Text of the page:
If you work with partners or vendors, keep them informed of any changes. This enables vendors to move at your pace and proactively accommodate your business goals.

In our ongoing example of website localization, notify your localization vendor ahead of time if you’re rebranding, updating inventory or planning to run a promotion. These changes can impact the number of words that must be translated, or may require the creation of new localized phrases to accommodate your rebranding efforts.

3. Prioritizing Efforts

Examine your campaigns, events, and activities, then categorize them as:

  • Essential: You have data that proves efficacy and results
  • High value: You suspect they will be effective but may not have all the data to back it up yet
  • Desirable: You’d like to do them, but they may be new to your planning and are yet unproven

Then categorize the audiences and personas that you’re trying to reach. Identify:

  • Essential buyers: This audience fits your ideal customer profile and buys what you offer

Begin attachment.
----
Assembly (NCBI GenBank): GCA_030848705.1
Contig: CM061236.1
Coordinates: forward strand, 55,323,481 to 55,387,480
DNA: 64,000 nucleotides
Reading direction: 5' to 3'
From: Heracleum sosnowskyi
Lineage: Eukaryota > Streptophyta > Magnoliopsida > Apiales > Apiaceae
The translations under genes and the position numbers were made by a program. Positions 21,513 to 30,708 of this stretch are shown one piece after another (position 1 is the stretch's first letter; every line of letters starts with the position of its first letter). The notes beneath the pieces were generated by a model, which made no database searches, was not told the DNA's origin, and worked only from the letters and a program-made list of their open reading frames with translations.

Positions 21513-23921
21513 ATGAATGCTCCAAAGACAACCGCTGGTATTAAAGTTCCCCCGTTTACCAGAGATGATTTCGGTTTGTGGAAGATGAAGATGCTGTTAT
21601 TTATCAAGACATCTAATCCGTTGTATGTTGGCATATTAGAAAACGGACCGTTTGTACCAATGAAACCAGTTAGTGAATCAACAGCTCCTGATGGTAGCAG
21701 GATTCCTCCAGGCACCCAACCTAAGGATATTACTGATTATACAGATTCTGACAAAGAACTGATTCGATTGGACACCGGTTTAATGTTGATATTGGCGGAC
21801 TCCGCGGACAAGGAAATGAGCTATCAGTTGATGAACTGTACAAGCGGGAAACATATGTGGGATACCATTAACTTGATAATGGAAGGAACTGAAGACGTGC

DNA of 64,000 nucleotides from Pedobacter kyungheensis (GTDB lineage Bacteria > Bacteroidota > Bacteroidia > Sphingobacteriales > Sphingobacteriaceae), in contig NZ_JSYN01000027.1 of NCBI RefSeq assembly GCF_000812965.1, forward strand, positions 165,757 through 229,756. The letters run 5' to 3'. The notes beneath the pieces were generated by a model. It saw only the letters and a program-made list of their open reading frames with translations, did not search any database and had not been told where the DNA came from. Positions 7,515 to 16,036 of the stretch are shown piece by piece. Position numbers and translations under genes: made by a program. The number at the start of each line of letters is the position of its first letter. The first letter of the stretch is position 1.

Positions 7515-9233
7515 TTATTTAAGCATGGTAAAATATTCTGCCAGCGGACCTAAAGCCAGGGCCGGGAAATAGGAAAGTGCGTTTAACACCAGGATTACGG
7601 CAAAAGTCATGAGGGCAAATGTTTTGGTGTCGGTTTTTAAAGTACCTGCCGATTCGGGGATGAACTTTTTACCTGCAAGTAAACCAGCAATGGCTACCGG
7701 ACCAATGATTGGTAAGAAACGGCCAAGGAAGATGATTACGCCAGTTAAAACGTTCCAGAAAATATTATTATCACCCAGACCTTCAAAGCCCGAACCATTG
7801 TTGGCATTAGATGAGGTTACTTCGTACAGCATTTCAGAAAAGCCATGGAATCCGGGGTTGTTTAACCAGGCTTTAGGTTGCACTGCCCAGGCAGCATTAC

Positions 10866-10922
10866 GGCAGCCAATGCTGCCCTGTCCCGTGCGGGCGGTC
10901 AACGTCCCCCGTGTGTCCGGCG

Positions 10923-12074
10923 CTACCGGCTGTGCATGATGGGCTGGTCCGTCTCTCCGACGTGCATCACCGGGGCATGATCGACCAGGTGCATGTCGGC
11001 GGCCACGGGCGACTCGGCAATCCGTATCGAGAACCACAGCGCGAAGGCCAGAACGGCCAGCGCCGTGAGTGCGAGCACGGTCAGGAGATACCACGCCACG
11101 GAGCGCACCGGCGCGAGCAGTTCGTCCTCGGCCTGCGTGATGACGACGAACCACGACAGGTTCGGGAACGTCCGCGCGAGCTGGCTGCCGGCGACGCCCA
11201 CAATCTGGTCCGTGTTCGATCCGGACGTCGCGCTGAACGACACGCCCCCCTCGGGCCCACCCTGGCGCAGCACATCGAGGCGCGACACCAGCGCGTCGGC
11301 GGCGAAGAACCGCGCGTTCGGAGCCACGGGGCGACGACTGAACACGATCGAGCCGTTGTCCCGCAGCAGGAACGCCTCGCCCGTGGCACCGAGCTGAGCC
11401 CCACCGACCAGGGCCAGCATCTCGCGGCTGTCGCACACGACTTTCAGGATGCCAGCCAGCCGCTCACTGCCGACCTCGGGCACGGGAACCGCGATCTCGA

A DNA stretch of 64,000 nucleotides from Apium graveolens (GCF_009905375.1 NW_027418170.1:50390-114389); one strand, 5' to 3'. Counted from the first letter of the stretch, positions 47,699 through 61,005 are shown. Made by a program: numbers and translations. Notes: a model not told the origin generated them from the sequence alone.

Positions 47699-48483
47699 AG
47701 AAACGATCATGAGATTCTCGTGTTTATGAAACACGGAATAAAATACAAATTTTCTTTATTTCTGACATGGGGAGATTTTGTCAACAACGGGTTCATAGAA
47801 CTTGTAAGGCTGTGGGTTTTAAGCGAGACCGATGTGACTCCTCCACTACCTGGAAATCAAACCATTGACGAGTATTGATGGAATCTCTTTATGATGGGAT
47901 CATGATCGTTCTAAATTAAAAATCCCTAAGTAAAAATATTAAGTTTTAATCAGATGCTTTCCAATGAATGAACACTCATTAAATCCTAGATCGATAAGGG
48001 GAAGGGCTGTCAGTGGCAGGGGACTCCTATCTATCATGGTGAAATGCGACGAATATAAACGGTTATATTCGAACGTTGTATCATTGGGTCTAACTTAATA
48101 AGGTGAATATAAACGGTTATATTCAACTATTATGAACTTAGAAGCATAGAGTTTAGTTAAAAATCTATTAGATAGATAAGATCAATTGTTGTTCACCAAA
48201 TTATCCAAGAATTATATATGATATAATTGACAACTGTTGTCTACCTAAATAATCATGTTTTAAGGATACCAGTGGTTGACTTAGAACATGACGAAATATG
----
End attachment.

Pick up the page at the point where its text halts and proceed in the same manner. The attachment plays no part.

• Growth audiences: Those who are likely to buy from you, but might require more effort to convince
  • Aspirational audiences: Those who represent interesting and high-potential new markets for your business

Then prioritize as follows:

  1. Essential plans + essential audiences
  2. High value plans + growth audiences
  3. Desirable plans + aspirational audiences

Stay focused on high-priority objectives and goals, while leaving room for more projects as data and resources permit.

4. Content Overload

Avoid the chaos of creating lots of content just for the sake of having it. Instead, produce thoughtful, evergreen content that educates and informs prospects and customers.